I have known a few people in life who have had catastrophic back injuries. Construction workers mostly. Men who lived for over 40 years in constant pain. In sleep and awake, they were never away from it. It terrified me as a youngster. Life’s lesson? Take care of your back.
Last week I tweaked my back enough to make me nervous. After the initial strain, I was able to gingerly walk to the gym locker room where I laid down on the floor and stretched for about a half hour. I was able to make it out by then, come home to ice and sit up in my favorite chair. But I was freaked. I’ve been making excellent progress the last two months and as much as I didn’t want to see that derailed, I really didn’t want to have a bad back for an extended period of time.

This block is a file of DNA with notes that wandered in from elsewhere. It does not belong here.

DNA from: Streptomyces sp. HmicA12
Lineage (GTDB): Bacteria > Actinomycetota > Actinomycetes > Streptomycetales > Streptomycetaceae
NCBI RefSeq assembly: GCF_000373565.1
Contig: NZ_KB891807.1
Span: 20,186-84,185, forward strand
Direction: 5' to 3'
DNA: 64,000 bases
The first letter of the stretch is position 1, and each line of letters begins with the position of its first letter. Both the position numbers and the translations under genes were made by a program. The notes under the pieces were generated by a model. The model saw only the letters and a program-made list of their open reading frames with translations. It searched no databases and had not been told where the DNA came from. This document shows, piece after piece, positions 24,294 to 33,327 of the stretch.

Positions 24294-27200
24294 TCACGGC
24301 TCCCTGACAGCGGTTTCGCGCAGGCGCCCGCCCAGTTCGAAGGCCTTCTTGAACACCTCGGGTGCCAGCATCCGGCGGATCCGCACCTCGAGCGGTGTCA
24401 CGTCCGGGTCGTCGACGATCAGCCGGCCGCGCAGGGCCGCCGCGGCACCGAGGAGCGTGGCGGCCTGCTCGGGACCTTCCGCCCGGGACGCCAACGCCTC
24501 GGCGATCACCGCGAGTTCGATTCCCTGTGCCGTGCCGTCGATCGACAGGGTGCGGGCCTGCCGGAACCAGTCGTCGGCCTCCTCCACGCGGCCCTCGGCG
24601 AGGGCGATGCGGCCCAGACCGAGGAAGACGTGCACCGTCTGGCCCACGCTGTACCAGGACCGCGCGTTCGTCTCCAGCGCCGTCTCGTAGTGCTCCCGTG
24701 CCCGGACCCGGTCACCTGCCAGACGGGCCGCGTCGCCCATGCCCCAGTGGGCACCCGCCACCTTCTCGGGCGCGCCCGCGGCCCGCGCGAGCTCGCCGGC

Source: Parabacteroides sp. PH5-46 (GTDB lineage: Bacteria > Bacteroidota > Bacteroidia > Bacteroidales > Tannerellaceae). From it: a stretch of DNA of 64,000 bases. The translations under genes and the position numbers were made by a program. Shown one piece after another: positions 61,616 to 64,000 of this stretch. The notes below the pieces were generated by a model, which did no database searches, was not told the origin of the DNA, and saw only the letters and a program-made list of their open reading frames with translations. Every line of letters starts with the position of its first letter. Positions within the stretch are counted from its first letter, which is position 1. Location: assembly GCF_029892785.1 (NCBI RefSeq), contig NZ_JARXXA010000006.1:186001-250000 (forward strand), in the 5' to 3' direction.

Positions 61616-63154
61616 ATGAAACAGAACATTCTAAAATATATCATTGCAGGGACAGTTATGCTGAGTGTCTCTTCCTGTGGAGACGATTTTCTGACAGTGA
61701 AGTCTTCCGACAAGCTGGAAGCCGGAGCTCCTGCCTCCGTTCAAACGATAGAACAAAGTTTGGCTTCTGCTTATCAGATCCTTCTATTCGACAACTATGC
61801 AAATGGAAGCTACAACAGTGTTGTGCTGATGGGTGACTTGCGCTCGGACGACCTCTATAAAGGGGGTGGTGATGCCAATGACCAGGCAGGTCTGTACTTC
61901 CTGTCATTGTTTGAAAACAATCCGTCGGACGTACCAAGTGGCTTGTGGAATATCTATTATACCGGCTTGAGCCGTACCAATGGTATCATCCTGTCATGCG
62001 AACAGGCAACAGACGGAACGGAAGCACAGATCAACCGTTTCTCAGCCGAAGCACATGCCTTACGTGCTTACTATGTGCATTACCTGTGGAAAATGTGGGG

I rested Friday and started Saturday with some empty bar RDL’s and light deadlifts. Same goes for Sunday. By Monday I was feeling up enough to stick to my program; however; I radically decreased the weights and up’d the volume. Think 95# bench can’t cause soreness? Do enough and they will. That was after what seemed like 4000 light presses.
But I felt good and I was training. I’ve also learned my lesson. The current program has me training M-TH with Friday off and the olympic lifts on Saturday. I’ve been going hard enough to be sufficiently exhausted and fatigued by Thursday’s and I’m done with that. I’m not recovering enough to stay healthy and most importantly, my back has gone from the “good tired” to the “bad sore” and leaving me open for injury.
I’m thankful to be smart enough to adjust and I’m incredibly thankful for a good back and the continued ability to train.
Take care of your backs and for those of you who have no idea how to coach the deadlift and allow novices to yank a bar off the floor without keeping the back locked in extension? You suck. Truth.
When I do good, I feel good. When I do bad, I feel bad. That’s my religion.